Grand Mesa Summit

39°01’39”N
108°01’54”W
10,839 FEET
(3,304 M)
6.4% NB ASPHALT
EAST OF GRAND JUNCTION
grandmesasummit

Grand Mesa Summit is a large mesa in western Colorado encompassing 500-square miles and stretching for about 40 miles east of Grand Junction. The mesa rises over a mile above the surrounding river valleys.

Suggested Route (Paved) 38.5 miles

Begin in Mesa at Blink Coffee Shop.
Ride Grand Mesa Scenic and Historic Byway (SH 65) pass Powderhorn Ski area--mile 7.5
Onward to Grand Mesa Summit--mile 9
Stop at the Grand Mesa Visitors Center--mile 22.5
Continue and Finish in Cedaredge--mile 38.5

THE CLIMB

This climb is what you might call ‘relentless’. Though not the typical mountain summit climbing to the top of a mesa, it is a straight climb and without a true break. The grade ranges from three to six percent and is extremely scenic (enough to take your mind away from the ascent). Make sure to carry plenty of water and snacks, because help is sparse. Keep your eyes alert for the growing population of Moose!

NEARBY TOWNS

Grand Junction, 56.8 miles east
Cedaredge, 23.4 miles south

FUN FACTS

Grand Mesa is the largest flat-topped mountain in the entire world.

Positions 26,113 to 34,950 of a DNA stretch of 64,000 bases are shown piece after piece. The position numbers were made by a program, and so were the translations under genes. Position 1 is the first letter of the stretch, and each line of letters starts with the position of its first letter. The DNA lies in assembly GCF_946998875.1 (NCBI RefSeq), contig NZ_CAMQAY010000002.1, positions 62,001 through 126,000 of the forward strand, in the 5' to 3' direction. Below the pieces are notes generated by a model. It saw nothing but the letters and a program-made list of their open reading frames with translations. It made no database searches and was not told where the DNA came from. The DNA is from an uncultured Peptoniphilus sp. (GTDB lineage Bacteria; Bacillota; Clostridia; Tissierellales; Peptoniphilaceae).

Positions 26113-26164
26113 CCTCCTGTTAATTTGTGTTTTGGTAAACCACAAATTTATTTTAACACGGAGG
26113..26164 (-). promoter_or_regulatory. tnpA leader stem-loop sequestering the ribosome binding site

Powderhorn Mountain Resort, next to Grand Mesa to the east, is known for its great snow and some of the best tree-skiing in the Rocky Mountains.

HISTORY

The Ute name for Grand Mesa is ‘Thigunawat” which translates into “Home of the departed spirits’. There is a legend of a giant serpent that lived at the base of Grand Mesa:

 

‘Long ago a Ute chief and his son had camped out at the base of the Mesa. While he was away hunting, ‘Bahaa Nieche’ one of the Thunderbirds swooped into camp and took his son. The Chief angrily dressed himself up in sacred red cedar and began to climb the cliffs up to where the nests were. It took all day to make that climb and when the giant bird flew overhead the Chief would hold very still to make himself look like a tree.

 

When he got to the top the Chief found his son had already been devoured. To take revenge on the thunderbirds he threw their chicks out of the nest where they fell to the base of the cliff’s and were quickly eaten by the great serpent who lived below.

 

Later when the thunderbirds returned and saw their nests empty, they suspected the serpent and swooped down, took him in their talons and carried him up as high as their wings would take them. There in the air they ripped the giant snake apart with their beaks and claws. The pieces fell back to earth and hit with such tremendous force they created the hundreds of small lakes that dot the valley floor.’

 

Grand Mesa is one of the three National Forests that make up the GMUG which spans 3,161,900 acres of public land. Uncompahgre and Gunnison Forests are the other two National Forests. There is a wide variety of wildlife and a new moose herd that was reintroduced on the Grand Mesa, which has thus far been very successful.